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Career Tips for Security Geeks

December 31st, 2008

Happy Holidays to everyone! I plan to start writing more in 2009 (sounds suspiciously like a resolution, but I have been working up to this for a year, I think). For my end-of-2008 post, I offer a few thoughts for all of my fellow security geeks out there. These are just considerations, not absolutes, but things that have worked for me in my career so far. Will they work for you? Who knows – we’re all different. But while we’re making resolutions, maybe these thoughts of mine will influence you in some way. Enjoy!

  • Get out of product land. I have made this mistake before early on, and it’s really easy for us to make in the security field. “I’m an expert with Sourcefire 3D” or “I’ve been working with Symantec XYZ for 3 years” are the kinds of statements that will rot your brain after a while. Do you understand the real fundamentals of intrusion analysis? That’s a better question. The point of this is to learn security fundamentals and really grasp concepts more than having in-depth knowledge of one product or another. Granted, you need some specific product knowledge for jobs, but don’t let this dominate your concept of how good you are.
  • Nothing in the CISSP will actually help you do your job. I’m sorry to have to call it for what it is – academic theory, almost entirely. Is it good to know? Sure. Does it help you market yourself to those who have no concept of what real security is? Yep. And for those of you who know me, I’m a big believer in marketing yourself. However, I have done just about every type of security work there is, and I have never had to call on my CISSP training. Ever. If anyone ever references the Bell-LaPadula model in a real-world scenario, smack them. Hard.
  • Get some Linux skills. If you have them, keep working on them. I find that working in Linux and Unix operating environments requires a different mindset than M$ environments, and it’s the right mindset to be in for security folks. You can tinker and tweak and script and try new things, all with the basic fundamental knowledge of the OS and a little script-fu. M$ just doesn’t offer that, despite the advent of PowerShell (which is great stuff, don’t get me wrong). You really need both, but there are those who just constantly make excuses for why they don’t have Linux skills, and that’s not going to fly forever.
  • Read more. If you’re not devoted to being a lifelong learner in this field, get out. Seriously. It moves too fast, and there’s just too much to learn to avoid constantly sucking up knowledge. For bibliophiles like me, this field is perfect – there are always things to read and learn about that relate to security. Not all security books, either! Read about advances in networking, programming, etc. The more you know, the better you’ll be.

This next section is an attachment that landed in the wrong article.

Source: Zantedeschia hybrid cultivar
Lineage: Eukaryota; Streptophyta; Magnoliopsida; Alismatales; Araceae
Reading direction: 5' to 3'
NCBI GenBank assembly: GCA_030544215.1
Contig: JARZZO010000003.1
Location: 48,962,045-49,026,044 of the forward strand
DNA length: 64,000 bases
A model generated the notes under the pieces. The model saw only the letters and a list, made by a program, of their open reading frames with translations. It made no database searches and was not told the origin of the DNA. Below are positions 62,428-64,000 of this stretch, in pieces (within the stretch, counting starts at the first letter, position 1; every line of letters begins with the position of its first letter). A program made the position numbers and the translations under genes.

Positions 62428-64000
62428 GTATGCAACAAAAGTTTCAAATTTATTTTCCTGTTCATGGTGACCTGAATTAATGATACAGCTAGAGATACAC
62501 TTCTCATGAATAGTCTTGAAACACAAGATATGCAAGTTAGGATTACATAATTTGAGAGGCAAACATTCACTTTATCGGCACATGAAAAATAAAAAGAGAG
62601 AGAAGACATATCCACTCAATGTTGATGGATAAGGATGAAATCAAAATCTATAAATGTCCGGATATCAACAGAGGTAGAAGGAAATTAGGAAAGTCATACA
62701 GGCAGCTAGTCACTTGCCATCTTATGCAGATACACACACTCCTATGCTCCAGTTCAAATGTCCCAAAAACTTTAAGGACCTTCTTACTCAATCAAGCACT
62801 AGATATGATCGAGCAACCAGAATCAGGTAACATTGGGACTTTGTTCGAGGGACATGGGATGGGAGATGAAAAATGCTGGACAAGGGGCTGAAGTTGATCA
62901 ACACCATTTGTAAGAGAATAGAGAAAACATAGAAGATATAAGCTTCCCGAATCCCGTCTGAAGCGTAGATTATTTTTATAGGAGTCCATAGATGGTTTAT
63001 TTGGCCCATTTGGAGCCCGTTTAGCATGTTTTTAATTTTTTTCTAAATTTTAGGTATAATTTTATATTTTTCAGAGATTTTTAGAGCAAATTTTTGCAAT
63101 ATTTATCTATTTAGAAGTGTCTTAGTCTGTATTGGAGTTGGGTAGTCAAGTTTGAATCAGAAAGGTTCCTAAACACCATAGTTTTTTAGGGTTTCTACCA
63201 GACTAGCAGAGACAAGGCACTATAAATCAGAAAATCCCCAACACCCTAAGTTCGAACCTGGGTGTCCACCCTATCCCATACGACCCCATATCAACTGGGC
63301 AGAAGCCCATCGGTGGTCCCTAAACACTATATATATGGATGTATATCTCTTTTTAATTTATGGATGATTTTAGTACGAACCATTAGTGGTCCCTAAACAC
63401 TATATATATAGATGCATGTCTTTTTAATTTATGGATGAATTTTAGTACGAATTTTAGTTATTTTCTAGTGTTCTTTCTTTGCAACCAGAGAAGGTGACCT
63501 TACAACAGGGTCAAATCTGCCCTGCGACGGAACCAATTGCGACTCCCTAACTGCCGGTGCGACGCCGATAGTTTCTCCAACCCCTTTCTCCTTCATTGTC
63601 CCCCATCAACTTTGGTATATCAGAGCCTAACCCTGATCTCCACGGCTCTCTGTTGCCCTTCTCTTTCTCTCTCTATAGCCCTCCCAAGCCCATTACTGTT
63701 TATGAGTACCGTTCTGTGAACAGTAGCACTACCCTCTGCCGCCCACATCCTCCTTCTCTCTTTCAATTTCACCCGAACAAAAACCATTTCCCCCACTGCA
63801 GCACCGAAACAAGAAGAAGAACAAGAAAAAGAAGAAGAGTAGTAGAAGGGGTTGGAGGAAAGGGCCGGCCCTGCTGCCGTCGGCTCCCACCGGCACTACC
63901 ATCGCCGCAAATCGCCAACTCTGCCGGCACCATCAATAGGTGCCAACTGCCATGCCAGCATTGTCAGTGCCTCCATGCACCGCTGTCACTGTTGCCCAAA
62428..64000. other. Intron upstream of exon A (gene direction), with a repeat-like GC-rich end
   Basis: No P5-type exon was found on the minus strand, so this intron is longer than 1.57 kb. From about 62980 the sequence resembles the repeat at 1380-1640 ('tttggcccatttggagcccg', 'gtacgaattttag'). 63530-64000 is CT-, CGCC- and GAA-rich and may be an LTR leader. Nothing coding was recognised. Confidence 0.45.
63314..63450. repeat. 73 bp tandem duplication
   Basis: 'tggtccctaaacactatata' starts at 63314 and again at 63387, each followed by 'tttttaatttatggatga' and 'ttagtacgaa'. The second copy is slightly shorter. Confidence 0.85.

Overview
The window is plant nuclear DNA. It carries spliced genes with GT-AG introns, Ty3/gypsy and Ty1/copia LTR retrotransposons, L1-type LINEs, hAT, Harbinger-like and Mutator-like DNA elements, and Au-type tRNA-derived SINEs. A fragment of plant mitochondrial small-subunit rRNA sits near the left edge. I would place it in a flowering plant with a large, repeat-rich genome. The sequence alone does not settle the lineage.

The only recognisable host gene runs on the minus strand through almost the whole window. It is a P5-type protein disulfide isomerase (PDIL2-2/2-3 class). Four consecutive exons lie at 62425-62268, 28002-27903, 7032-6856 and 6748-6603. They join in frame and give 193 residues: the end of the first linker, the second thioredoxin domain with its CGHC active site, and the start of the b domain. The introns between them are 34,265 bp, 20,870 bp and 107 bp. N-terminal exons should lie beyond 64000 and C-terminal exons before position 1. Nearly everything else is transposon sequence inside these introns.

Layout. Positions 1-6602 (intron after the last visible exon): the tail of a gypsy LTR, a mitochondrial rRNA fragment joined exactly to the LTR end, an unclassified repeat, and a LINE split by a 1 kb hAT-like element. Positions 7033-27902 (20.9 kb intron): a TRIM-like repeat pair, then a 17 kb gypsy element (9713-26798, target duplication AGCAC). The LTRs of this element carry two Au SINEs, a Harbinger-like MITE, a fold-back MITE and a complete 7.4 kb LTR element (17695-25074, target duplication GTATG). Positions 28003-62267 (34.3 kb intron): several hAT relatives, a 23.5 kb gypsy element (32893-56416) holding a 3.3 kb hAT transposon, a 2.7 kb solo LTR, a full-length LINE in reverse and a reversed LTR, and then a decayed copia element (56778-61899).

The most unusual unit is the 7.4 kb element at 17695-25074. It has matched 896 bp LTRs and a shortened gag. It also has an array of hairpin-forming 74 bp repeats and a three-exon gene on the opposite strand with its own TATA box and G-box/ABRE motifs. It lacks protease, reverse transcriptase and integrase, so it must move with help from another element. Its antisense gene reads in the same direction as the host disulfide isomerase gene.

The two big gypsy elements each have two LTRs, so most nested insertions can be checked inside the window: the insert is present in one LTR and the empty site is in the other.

• For those of you hiding behind “policy” – get some damn technical skills, would you? Even if you’re a manager, and I’ve been one plenty of times (including now), you need some Kung Fu to be respected by a technical team of people. If you pride yourself on memorizing Charles Cresson Wood’s “Information Security Policies Made Easy”, you should have been an accountant. Do you need to be able to dissect a packet header and write hardcore scripts? No. But don’t be nothing more than a paper pusher. I predict the demise of the non-technical security professional within 2-3 years, if not sooner. And good riddance.
  • Get comfortable with writing and speaking in front of people. Although these skills may not apply to you much right now, they will – and the better you are at them, the further you’ll go in your career. In fact, most hiring and promotion decisions are made because of personalities and people skills, not technical skills. Do you look people in the eye when they talk to you? Can you articulate a security project plan in business terms and describe the benefits to business unit managers so they know why they’re spending money on a) the project and b) your salary?
  • Turn off your computer once in a while. Really. No, I mean it. Go outside. Take a run/walk/hike. Spend time with your kids and family. When you come back to your computer, all the completely wack security issues you’ve come to wrap around yourself like Linus’ blanket will still be there. Promise. But you’ll feel refreshed, your brain will hurt less, and your body will thank you for it.

So there’s my abbreviated list of thoughts for my fellow security geeks out there. Again, nothing is an absolute on this list, but they’re based on my observations and personal actions of the last 15 years, and some of them may resonate with you. Regardless, I’m 100% stoked for 2009. DESPITE my 401k. 🙂

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  1. January 2nd, 2009 at 21:26 | #1

    Hey Dave,

    Great list! I enjoyed reading your blog. If you don’t mind, I plan to add your blog to my feed on http://www.securefountain.com. Happy New Year! Let me know when you’re in SFO.


  2. Camille
    January 3rd, 2009 at 20:39 | #2

    Love the comments about CISSP and Policy. Its so easy to hide behind certs and theories. I think it is more important to get your hands dirty. Great Blog..Security is fast moving train and I got my ticket!

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